Never have I valued the freedom to vote more than I did today. And never have I felt the importance of my vote as I did today. People around the world have fought, and died, for the right to vote. Voting is a precious right that we must not squander.

Saturday, October 20, 2018

Make Yourself Happy

I want to share something that makes me happy.

This country has been torn apart by the antics of the current Republican administration. I have written about my dismay and anger resulting from what has gone on, and still is going on, in the U.S. 

But today I want to write a positive blog post. I'm going to write about something that made me happy, that made me feel good.

It's a long story, but a 7' tall artificial Christmas tree, along with two storage containers of ornaments, recently was returned to me. I didn't want it, as I know I will never put such a big tree up again. So I wanted to find it a new home, with the minimum amount of work on my part.

I know a local therapist who works at a shelter for victims of domestic abuse. I had previously donated a sleeper sofa to the shelter, so I reached out to her to see whether the shelter might want the tree. As it happens, she was just leaving to visit the shelter, so she checked with staff when she arrived. YES! They wanted the tree. That was great news. I also included more than eight strands of colored lights and two large boxes of ornaments.

When I talked to the guy who was going to pick everything up, I asked whether the shelter would like my 55" Sony rear projection television. It works great, but I had bought a larger set with a brighter screen last year. YES! They would like to have the television as well. And by the way, I asked, could they use a couple of women's jackets? One is a down jacket, the other a dressy wool coat. YES! They would like the coats as well. I also had a large bag of colored pencils that I donated.

After the fellow left with all the donations in his truck, I was so happy to have a) found a home where these items I no longer wanted would help others and b) cleared out my garage.

When online friends congratulated me for my good deed, I realized that while these donations helped others, they also helped me. Donating to the shelter allowed me in some small way to fight back against the hatred and the negativity that are consuming our nation. I'm sure many of the women in this shelter had to flee their homes with little but the clothes on their backs. I hope their kids will enjoy using the colored pencils to color and draw.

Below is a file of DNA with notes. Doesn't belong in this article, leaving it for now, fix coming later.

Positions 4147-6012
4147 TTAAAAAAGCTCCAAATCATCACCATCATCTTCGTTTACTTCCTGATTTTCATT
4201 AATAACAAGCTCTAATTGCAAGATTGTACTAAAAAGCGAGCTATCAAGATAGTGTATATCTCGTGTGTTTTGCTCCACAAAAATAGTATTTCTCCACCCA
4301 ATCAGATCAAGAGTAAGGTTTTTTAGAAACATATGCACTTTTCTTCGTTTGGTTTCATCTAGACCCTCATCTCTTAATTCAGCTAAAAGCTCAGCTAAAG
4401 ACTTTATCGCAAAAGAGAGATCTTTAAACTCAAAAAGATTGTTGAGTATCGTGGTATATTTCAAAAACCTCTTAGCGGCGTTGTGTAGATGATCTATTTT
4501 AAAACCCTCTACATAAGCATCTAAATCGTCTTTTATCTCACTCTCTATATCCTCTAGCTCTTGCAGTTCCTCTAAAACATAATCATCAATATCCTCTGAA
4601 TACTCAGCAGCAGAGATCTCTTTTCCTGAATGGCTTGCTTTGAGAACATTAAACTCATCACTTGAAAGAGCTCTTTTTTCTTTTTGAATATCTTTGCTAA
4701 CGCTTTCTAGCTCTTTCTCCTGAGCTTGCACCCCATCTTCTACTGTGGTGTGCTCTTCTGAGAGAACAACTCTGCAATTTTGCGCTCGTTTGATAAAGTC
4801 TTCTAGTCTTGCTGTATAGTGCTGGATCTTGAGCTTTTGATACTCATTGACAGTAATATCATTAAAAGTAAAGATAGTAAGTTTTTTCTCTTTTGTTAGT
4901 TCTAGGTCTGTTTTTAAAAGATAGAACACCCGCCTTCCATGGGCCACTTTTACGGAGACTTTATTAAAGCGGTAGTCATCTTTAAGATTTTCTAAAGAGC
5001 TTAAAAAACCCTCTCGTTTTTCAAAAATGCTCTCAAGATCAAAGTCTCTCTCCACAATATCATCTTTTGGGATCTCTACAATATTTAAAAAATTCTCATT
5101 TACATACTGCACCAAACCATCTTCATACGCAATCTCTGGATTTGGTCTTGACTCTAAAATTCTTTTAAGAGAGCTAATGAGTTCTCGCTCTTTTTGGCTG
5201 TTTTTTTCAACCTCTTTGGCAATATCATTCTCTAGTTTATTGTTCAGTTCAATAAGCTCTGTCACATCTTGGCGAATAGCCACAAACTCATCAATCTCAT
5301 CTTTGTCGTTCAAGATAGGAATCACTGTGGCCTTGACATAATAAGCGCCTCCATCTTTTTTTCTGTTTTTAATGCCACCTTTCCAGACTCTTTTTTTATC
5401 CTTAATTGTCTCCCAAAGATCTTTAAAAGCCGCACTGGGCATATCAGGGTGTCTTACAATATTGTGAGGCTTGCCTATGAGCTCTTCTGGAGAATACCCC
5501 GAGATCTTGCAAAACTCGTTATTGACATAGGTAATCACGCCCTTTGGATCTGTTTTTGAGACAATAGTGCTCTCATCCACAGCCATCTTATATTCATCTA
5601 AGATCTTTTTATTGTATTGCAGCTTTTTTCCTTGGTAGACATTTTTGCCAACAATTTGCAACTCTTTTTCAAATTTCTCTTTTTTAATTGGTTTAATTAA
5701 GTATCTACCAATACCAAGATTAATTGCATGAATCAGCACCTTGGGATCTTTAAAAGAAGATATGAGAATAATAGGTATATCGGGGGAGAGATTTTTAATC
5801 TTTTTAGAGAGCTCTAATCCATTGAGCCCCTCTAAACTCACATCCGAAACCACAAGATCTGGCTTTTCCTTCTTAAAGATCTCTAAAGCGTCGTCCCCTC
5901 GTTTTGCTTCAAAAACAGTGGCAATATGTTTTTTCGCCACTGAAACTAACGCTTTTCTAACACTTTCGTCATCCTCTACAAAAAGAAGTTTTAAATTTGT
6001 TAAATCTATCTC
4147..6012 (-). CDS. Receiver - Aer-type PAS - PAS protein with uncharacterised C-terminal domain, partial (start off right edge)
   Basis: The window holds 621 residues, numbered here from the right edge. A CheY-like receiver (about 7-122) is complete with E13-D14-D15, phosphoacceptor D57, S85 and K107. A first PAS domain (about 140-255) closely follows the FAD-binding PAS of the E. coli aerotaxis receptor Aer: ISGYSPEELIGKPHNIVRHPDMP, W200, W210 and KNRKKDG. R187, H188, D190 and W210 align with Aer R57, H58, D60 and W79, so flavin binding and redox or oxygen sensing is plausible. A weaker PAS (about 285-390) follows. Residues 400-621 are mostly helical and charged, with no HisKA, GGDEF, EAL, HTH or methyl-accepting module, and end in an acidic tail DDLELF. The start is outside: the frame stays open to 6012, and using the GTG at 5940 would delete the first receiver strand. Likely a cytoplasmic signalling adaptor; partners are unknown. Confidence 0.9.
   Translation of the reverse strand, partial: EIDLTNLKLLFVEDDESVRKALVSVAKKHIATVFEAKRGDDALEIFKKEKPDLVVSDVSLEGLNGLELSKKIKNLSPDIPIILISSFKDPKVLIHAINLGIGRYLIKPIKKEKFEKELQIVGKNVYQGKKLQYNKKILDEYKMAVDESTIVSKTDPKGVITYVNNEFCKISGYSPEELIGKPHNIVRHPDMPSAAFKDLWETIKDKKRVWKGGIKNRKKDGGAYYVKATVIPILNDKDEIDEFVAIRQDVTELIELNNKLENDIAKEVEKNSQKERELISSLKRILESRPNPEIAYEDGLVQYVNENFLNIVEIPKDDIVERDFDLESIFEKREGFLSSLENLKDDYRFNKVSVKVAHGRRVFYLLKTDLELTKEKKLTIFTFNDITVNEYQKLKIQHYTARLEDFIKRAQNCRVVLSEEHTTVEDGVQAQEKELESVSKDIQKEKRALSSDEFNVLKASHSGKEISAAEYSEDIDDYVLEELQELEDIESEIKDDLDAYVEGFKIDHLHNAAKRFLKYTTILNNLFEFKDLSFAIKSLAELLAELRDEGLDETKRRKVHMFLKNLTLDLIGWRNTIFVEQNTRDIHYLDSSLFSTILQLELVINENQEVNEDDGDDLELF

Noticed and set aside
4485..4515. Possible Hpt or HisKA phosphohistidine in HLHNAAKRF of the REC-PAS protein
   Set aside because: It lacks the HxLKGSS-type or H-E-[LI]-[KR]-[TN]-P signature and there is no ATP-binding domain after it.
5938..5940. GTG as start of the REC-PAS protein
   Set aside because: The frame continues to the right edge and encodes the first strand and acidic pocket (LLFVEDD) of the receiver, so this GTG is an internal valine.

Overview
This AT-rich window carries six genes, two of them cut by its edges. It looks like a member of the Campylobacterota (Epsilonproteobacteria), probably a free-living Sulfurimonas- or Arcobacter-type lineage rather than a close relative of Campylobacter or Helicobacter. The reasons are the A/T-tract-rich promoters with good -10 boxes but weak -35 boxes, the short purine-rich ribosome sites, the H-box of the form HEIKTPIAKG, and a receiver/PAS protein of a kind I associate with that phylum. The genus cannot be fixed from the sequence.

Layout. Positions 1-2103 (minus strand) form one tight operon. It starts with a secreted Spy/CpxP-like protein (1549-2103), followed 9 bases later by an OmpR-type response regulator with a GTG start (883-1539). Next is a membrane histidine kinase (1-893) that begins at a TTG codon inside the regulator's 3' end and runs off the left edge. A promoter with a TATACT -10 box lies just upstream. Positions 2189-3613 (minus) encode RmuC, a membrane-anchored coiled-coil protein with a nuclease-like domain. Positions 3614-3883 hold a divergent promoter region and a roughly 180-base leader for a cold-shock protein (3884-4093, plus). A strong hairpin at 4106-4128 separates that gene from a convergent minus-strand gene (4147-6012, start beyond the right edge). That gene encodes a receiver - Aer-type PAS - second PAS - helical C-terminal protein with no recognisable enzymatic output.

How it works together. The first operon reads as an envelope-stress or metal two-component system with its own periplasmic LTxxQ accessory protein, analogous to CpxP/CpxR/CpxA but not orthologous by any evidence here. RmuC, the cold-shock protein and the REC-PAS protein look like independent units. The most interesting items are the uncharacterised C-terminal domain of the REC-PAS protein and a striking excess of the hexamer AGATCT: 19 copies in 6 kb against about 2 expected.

We all need to practice small acts of kindness to peacefully protest the anger and hatred in our country. It can be something as simple as donating a few cans of food to a food drive, delivering dog or cat food or old towels to an animal shelter, or donating some time to a local charity you support. 

It wasn't the thanks from friends and acquaintances that made me happy. It was simply the feeling of doing something for others with no expectation of anything in return. It doesn't take a lot to make a big difference. And it benefits the giver as well as the recipient.


Monday, October 15, 2018

Wild Africa

I've been longing to return to Africa and reminiscing about an amazing 3-week trip to Kenya in 2017.

That was my fifth trip to Africa, and my third to Kenya. I was joined by a friend from Scotland and a couple from England, all of whom I had met the previous year on a trip to Kenya. The trip saw us visiting four different camps in northern Kenya, for stays lasting from four to seven days each. 

This adventure was outstanding in so many ways. In addition to seeing and photographing lots of wild animals, we went for a horseback ride in Borana. We were able to get pretty close to giraffes and zebras, as well as enjoying the beautiful weather. We followed a pride of 15 lions one late afternoon, with two of the pride's three adult males walking just an arm's length from our vehicle. We watched a beautiful leopard and her cub over the course of three days. She was totally unperturbed by the presence of numerous safari vehicles.

Also while in Borana, we were part of a group that replaced a radio collar on a lioness. Once she was located, a Kenyan veterinarian tranquilized her with a rifle-fired dart. After she was down, she was quickly moved into the shade, her eyes were covered and water was poured over her to keep her body from overheating. After the old collar was removed and the lioness fitted with a new one, the veterinarian collected blood and tissue samples. Then a lion researcher took a variety of body measurements -- from length of the animal's tale to the size of her paws -- before the vet gave her a drug to reverse the anesthetic. We had hoped to be involved with the collaring of a male lion the next day, but he and his pals were in an area too inaccessible to be safely reached.

I visited the David Sheldrick Wildlife Trust's elephant orphanage in Nairobi three times. The 11 a.m. visit is open to anyone, while the 5 p.m. visit is open only to those who sponsor one or more of the orphans and who sign up in advance. It was great fun watching the babies rush to their individual stockades at the end of a day spent in Nairobi National Park. Each baby gets a bottle or two of special milk formula, as well as freshly cut greens before being closed in its individual stockade for the night.